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Welp. This doesn’t come as a huge surprise: African Americans in Missouri are 85 percent more likely to get pulled over in their cars compared to whites, according to an annual Vehicle Stops Report released on Friday by the Attorney General Josh Hawley’s office.

Unfortunately, that percentage is the highest it’s ever been in 18 years since Missouri started compiling data for the annual report. Last year, Blacks were 75 percent more likely to get pulled over while driving, reports the U.K.’s Daily Mail.

While 7.1 percent of Latinos and 6.6 percent of Blacks were arrested following traffic stops, only 4.2 percent of whites ended up in handcuffs.

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John Gaskin is a spokesman for the St. Louis County chapter of the NAACP. He referred to the numbers as “really deplorable.”

“It’s why we’ve ended up in a situation where people are talking about travel advisories and African-American groups are less likely to come and do business in our state,” Gaskin said.

Needless to say, the numbers are disheartening, especially in the months leading up to the fourth anniversary of Michael Brown’s death. The unarmed teenager was fatally shot in Ferguson, Missouri, by a white police officer back in August of 2014.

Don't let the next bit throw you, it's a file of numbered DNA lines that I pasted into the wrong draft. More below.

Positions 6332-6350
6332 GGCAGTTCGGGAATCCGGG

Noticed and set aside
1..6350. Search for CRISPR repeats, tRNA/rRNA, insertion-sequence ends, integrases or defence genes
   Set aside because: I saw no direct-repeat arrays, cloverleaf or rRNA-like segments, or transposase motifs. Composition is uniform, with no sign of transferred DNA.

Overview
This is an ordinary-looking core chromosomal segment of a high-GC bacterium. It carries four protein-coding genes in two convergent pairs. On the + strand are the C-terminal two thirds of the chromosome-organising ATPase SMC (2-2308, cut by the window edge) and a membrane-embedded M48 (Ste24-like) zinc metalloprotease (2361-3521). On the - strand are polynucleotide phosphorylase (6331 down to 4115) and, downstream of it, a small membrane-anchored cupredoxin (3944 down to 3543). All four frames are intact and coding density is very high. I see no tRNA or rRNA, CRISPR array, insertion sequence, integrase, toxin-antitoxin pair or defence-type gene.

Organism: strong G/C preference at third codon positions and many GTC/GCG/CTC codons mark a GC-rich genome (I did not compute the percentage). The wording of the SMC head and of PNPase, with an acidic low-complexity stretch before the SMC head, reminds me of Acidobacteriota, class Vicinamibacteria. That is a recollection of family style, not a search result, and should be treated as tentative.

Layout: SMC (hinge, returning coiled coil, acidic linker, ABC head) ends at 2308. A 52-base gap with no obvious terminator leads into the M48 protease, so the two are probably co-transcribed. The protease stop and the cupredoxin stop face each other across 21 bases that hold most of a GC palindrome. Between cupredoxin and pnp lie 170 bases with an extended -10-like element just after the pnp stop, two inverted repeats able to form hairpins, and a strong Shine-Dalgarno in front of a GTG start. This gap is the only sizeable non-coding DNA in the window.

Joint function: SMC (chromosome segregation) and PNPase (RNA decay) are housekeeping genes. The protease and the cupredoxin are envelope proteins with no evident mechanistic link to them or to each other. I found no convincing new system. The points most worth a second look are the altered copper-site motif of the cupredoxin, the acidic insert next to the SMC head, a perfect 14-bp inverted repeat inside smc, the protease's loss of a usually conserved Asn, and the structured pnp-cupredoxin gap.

A grand jury decided not to indict Darren Wilson, the police officer who killed Brown, which resulted in months of protests and fueled racial tensions within the community.

The following year in March, the U.S. Department of Justice released a report citing that Ferguson’s police officers often targeted Black residents.

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Richard Rosenfeld, a criminologist at the University of Missouri-St. Louis, analyzed the data published in the 2018 Vehicle Stops Report. He said police offers are becoming more selective during traffic stops.

“That’s all to the good,” Rosenfeld said. “We want the police to make quote, unquote, ‘good searches,’ that is, searches that produce contraband.”

Although white drivers were less likely to be searched during traffic stops compared to Blacks, Latinos and Native Americans, they were more likely to be caught with guns, drugs and other contraband.